It’s never premature to get thinking about back to school activities for the fall's first day of class. Scholastic (the corporate parent of Tech Tools) has a bunch, including a great variation on the “what I did over the summer.” Aimed at third-through-fifth graders, Genia Connell has put together a good way to teach the rudiments of storytelling and organizing thoughts while having kids talk and write about their summer trips, family reunions and diversions. The lesson plan includes suggested readings, exercises -- like creating long- and short-versions -- writing a poem and making an arts and crafts project of some element of the summer that could end up being a hallway exhibit for parent’s night. In more ways than one, it says “Welcome Back.”
The library of online lessons from Odysseyware has been enlarged by 250 with an emphasis on math, Spanish and English. The new lessons are visual and include subjects from Math Fundamentals for grades sixth through twelve to Spanish III and Spelling.
Forget about teaching how to use Word and Excel, because kids often know it better than the teachers. The future of computer education at schools is teaching programming and Udacity’s Android development for Beginners is a great start. Aimed at those who want to try out programming, the course takes 24 hours to complete. It is built around a step by step progression for how to go from idea to app. The course is video based, includes exercises for students to test their knowledge and abilities and each student should be able to build two apps before it’s over.
Next Friday is Earth Day, a time we stop and thank mother nature as we try to help clean up our planet. With help from E.O. Wilson’s Biodiversity Foundation, Apple has a lot of content that you can build a lesson around with everything from conserving water and understanding ecosystems to climate change and how important keystone species are. It all comes together with the backyard Bioblitz, an activity where kids investigate and document the fauna and flora all around us.
Learning the state capitals, shapes and locations is now a matter of playing rather than rote memorization. That’s because Stack the States makes it into a game with a state-shaped avatar to help kids learn the ins and outs of the 50 states. In addition to animations and interactive elements the app has high-resolution images of the important landmarks for everything from Alaska to Wyoming. There’s a free Lite version, but the full app costs $1.99 and works with Android and iPads.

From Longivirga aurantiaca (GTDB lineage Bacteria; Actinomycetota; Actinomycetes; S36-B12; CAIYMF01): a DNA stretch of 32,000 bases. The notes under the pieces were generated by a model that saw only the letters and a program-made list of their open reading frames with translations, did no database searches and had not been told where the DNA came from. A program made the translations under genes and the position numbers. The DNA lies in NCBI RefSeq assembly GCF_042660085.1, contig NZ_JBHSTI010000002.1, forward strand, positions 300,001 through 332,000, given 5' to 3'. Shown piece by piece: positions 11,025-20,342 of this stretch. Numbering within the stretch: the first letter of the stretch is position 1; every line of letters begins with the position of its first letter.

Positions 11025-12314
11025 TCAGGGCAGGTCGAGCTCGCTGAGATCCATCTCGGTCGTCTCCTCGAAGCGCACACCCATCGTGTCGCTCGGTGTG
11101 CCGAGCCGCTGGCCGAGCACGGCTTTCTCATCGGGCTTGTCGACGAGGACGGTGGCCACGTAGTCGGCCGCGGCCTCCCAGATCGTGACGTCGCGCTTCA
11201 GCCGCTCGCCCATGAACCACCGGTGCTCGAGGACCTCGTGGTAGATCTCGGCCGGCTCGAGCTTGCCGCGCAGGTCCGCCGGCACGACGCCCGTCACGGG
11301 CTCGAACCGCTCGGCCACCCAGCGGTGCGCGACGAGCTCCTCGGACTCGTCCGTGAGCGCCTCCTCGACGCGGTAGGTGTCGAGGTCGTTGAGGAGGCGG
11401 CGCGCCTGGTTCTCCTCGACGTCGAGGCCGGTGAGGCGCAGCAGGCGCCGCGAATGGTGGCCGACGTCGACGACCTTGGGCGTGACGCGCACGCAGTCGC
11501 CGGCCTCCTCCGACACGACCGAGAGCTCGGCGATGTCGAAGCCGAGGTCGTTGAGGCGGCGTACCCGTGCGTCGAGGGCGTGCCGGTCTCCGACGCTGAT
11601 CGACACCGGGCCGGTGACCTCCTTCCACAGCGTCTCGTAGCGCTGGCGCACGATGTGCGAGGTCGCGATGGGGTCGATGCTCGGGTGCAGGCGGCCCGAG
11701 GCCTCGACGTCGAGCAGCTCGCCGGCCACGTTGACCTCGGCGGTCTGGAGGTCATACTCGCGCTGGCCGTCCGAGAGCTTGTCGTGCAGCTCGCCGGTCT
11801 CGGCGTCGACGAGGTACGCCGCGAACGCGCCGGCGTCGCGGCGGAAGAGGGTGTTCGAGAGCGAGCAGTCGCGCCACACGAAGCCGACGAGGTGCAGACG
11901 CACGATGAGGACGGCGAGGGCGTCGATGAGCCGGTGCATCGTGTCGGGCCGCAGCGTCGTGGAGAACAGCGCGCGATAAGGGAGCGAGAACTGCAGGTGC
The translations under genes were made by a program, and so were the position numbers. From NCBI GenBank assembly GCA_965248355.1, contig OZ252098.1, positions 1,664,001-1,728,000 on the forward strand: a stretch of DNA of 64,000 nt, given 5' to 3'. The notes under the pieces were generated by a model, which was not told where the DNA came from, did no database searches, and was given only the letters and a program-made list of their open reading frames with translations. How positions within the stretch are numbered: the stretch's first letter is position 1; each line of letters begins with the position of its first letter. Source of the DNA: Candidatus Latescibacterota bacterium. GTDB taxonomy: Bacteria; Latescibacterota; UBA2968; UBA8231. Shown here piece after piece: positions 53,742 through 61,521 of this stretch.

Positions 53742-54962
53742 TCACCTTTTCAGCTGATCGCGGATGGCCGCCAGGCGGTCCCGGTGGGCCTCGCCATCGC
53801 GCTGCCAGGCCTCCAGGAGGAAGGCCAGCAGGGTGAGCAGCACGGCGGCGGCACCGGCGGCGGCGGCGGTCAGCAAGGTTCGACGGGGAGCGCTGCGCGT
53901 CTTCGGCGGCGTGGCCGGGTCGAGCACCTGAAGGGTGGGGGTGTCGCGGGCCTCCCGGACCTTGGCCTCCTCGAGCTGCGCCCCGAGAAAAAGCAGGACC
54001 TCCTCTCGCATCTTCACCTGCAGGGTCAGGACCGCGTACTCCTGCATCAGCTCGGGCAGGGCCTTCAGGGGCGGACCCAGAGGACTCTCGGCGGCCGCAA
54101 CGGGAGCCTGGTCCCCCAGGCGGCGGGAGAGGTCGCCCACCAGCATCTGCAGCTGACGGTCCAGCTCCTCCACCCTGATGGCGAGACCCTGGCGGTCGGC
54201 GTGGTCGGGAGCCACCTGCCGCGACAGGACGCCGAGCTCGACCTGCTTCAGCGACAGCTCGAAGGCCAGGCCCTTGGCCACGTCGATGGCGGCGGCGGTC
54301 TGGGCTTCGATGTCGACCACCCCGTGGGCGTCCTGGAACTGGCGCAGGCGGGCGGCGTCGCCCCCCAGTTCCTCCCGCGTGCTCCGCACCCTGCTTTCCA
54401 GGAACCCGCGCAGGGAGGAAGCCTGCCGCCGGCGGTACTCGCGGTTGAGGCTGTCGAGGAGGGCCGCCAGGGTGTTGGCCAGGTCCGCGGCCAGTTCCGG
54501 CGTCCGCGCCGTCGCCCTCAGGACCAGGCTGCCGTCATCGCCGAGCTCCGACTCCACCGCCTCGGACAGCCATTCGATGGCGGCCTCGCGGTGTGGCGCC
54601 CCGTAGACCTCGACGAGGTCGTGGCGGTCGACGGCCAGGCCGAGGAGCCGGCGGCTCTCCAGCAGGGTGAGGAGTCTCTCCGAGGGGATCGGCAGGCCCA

Few educational apps fulfill the promise of the iPad more than Osmo, which just gets more and more interesting as time goes on. Aimed at the smallest learners in a school, Osmo works with all iPads and includes a reflector stand that works with the software and small manipulative materials that help to integrate the lesson. The kit comes with Numbers (to explore early math concepts), Tangrams (making shapes from small geometric figures), Words (which lets you write out things with small characters), Newton (that turns anything into a digital pachinko machine) and Masterpiece (for creating artwork). The Starter kit costs $79, which the Genius kit goes for $99.
The latest version of Reading Rainbow, the Skybrary School Edition is perfect for teaching and motivating kids to read. Aimed at elementary school early learners, the school edition includes access to more than 500 books as well as video clips, classroom lesson plans and assessments with open-ended questions that probe reading comprehension. It lets students read when they want to while teachers can sneak a peek as to how often kids are actually reading. An annual license costs $179 per classroom (for up to 35 students) or $1,450 (for up to 350 students), but there’s a 30-day trial.
With a slew of dynamic and interactive classroom devices, why use boring static documents? Knomadix can liven them up, transforming flat into multi-layered interactive material that can help get and keep a child’s attention. The Android apps can help create everything from interactive worksheets that self-grade to educational games that can help with instruction and deepen understanding. There’s a free trial with sample lessons.
DimensionU’s online edu-games are now available on Android slates and smartphones. The company continues to focus on math and literacy skills aimed at third-through-ninth graders, but the new software opens a new, well, dimension for teachers at Android-centric schools. At the moment, DimensionU has hundreds of games for individuals and groups and teachers can get a trial account.